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The art of living positive

the_art_of_living_positivelyLuido is a remarkable expression ,full of marvellous beauty and frightening truths. Any painter or sculptress would acknowledge that no artist has even been able to capture life better than the momentum itself. For sure talented men as Michelangelo and Picasso have struggled tremendously to produce such angelic images, almost grasping the essence with their stretched fingers. However the image held in their head always stroke a difference with what their brush was able to portray on canvas. No artist has ever come close to seize that intensity better than Life nor can one artist alive produce anything without Life as their muse.
Somehow we are all part of the ever changing painting of creation. Coloured with character and brushed with experience and therefore we might be able to state that life in itself is art.

The art of living positive is a common phrase when referring to dealing with the challenges faced by the people living with HIV/AIDS. On the 19th of August 2006 the management committee of the Community Programme for HIV/AIDS Alcohol and Drug Abuse decided to go out and meet several beneficiaries in Igwamiti whom are faced with such challenges. Accompanied by a community volunteer, Simon Karanja, a farmer and father of 5, the programme visited 3 homes in the field listening to the day to day experiences of the people they serve.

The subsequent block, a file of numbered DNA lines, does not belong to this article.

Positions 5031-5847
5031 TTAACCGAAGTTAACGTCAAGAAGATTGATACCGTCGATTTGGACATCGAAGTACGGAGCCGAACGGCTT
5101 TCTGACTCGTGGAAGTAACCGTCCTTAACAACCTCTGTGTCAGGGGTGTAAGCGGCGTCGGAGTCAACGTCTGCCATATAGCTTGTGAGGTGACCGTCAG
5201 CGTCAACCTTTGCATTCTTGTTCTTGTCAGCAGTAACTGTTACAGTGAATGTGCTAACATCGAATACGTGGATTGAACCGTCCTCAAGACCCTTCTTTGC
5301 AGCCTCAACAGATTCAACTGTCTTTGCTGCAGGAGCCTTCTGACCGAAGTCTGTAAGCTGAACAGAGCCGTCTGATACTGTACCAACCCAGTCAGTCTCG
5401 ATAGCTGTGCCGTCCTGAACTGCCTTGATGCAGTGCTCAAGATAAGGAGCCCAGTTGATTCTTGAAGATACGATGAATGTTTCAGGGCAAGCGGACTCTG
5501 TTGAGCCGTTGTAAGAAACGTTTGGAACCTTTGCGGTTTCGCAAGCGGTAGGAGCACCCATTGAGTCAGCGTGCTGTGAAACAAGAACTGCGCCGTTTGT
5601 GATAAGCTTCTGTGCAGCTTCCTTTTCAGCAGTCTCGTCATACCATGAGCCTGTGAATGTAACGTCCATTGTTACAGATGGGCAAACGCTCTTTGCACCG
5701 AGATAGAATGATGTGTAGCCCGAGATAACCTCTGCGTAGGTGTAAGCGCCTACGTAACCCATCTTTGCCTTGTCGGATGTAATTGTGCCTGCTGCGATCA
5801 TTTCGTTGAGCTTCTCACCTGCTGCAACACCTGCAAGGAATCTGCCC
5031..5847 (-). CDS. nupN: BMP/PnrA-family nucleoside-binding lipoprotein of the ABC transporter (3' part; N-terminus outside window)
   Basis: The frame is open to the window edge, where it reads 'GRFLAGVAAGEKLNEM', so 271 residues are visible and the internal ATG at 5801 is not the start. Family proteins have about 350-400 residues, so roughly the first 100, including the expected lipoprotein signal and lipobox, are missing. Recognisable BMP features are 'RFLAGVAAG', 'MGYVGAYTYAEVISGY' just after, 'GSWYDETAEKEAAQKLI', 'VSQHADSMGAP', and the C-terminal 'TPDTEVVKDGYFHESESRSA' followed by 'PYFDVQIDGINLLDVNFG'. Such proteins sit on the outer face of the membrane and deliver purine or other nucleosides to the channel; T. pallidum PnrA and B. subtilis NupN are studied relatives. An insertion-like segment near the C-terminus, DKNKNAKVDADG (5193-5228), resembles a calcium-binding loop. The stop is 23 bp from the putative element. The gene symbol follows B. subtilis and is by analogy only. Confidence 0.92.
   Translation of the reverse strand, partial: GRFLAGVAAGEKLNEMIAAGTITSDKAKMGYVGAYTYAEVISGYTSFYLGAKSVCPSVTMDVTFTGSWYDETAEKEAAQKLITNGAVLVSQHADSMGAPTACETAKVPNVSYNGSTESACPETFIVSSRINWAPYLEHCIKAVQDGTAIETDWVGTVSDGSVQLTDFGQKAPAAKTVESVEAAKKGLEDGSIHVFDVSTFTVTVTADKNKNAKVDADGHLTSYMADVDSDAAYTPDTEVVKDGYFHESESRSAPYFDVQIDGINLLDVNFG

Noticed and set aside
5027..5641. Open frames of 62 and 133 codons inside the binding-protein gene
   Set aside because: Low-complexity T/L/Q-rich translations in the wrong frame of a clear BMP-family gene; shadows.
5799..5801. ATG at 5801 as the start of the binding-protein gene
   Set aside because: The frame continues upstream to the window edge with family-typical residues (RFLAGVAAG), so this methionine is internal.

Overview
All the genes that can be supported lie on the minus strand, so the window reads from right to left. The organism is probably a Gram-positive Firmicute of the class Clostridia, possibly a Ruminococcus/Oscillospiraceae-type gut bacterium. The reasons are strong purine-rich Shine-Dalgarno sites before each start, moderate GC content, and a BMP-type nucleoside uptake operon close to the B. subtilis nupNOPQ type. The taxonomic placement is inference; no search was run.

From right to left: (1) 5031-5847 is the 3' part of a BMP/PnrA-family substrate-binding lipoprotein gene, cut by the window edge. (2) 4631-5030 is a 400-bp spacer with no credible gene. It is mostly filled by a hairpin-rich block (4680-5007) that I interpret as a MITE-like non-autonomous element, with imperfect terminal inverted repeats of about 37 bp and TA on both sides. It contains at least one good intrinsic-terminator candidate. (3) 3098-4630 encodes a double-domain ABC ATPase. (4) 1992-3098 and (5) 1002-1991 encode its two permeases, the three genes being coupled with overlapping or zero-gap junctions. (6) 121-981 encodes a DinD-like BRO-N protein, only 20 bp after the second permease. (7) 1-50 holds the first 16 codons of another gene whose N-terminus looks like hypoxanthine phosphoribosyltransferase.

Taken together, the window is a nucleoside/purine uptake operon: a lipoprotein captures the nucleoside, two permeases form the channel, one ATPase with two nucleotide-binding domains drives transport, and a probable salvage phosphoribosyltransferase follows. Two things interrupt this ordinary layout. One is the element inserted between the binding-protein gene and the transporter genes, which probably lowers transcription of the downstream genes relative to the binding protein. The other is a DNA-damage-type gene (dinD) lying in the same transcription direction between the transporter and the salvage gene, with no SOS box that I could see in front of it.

Although time was limited the committee members were able to ask many questions, eager to learn more. Great encouragement came from the story of Jane, a young strong and joyful woman. When her husband died of AIDS a couple of years ago in Nairobi she discovered her ‘positive’ status. Searching for the right assistance she soon discovered that the big city was not the best place for her. She took her young daughter and moved back to her family in Igwamiti. Through the help of the community volunteer she came in touch with one of St.Martin support groups for people living with HIV/AIDS. She was empowered with more knowledge on the disease and received a grant that enabled her to settle. Jane started a sheep rearing project and is now doing well for herself and her family. When talking about the challenges she faces she narrated the difficulties of dealing with other people living with AIDS. “They shy away from the support groups due to the fear of the stigma, which is terrible because now they can not receive medication or grants to improve their life and boost their immune system .This really gets me down some times”. Jane is not afraid of her status;” Everybody knows I am positive, my family my church community and almost everyone in the village. I often create awareness about the virus and encourage people to join the support groups. It has helped me so much and I know it can help them, being infected does not mean your life is over it only means you have to take better care of yourself and take all the opportunities that can assist you with that”.
Simon Karanja the community volunteer shared that the biggest challenge in Igwamiti is stigma. Jane is one of the great exceptions. In her fight for her own life and her daughter’s future she has become a master in the art of living positive.

St.Martin CSA Annual Reports


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